The Home Depot’s first-quarter sales to pros grew 5% from a year ago compared with a 7% increase among its consumer market, company representatives told analysts in a call this morning. Large pro customers, whose annual tickets surpass $10,000 made up 12% of the big-box retailer’s pro base for the period ended April 29, saw sales jump 11% during that time. The differentiation between "large" and "small" pros comes as the company continues its efforts to expand is pro market share following the year-ago launch of its “First for Pro” initiative.
The company has historically classified 3% of its customers as “pros,” crediting them for 30% of sales. Yet who the retailer defines as a pro often ranges from maintenance and government workers to homebuilders and remodelers.
CEO Frank Blake told analysts that the availability of new consumer analytics metrics is lending credence to a “working hypothesis” that the larger pros, often better able to secure credit amid a sluggish market, are beginning to recover with the result being an “outsized recovery” as compared with the consumer segment.
Still, Marvin Ellison, executive vice president of U.S. stores, said the growth among large pro customers shouldn’t be attributed to a full-fledged housing recovery. Although it’s likely that the bigger annual tickets belong to homebuilders and remodelers, Ellison said that moderate demand for building and remodeling work is filling the docket for large pro customers, inhibiting demand for contract work from trickling down to the small pro segment.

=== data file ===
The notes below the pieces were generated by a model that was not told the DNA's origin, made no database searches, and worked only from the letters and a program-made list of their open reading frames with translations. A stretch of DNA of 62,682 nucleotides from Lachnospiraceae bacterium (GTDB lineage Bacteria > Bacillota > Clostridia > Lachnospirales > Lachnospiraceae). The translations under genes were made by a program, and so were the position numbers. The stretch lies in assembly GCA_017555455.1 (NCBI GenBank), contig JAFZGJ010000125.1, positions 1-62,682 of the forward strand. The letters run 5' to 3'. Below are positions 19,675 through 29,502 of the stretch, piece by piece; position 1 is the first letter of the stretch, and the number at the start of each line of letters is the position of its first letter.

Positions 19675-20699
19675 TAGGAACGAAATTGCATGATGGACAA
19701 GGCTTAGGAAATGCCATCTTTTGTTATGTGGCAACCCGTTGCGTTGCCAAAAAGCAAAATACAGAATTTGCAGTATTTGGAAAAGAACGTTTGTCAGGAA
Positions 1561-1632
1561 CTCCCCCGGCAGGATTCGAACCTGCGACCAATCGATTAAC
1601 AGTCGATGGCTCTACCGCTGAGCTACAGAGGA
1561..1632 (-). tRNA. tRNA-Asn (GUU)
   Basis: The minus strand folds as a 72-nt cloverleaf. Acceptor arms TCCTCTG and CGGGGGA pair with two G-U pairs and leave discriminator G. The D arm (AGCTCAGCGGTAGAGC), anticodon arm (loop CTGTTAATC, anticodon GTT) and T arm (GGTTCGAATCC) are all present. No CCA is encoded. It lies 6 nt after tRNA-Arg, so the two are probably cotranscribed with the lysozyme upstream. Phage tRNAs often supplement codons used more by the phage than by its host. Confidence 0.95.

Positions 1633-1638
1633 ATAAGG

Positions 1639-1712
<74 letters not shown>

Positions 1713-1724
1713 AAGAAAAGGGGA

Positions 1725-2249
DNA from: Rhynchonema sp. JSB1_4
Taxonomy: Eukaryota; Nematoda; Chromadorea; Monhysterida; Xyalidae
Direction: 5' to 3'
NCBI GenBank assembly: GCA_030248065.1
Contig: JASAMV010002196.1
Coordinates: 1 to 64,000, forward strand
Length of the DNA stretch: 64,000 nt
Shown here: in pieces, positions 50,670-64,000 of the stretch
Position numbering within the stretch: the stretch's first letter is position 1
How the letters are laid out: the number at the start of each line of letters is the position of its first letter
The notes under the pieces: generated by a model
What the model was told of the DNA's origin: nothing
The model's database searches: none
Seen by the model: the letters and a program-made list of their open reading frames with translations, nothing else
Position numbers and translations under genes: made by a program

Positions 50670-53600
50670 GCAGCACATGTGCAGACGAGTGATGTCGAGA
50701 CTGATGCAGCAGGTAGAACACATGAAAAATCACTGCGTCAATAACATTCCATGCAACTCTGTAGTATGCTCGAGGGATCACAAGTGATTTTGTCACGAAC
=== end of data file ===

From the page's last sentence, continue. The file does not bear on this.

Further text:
A 453-basis-point increase in the stores’ service score, which includes checkout times, and product availability and pricing, are also fueling the growth of the large pro market, Ellison said.
Chief financial officer Carol Tomé responded to questions regarding the company’s efforts to bring in the smaller pro customers whose demand is currently outpaced by pro customers pulling in bigger annual tickets. She said there is no plan yet to adjust the $6,600 average pro line of credit, but that the company currently has a 70% approval rate.
Overall, an unusually warm winter drove overall transactions to their highest point in company history, Tomé said, adding that a slowdown near the end of the quarter will likely continue into 2Q. Profits jumped 27.5% from the year-ago period to hit $1.03 billion. Net sales increased nearly 6% from the year-ago period to $17.8 billion, while gross profit margins held at roughly 34%.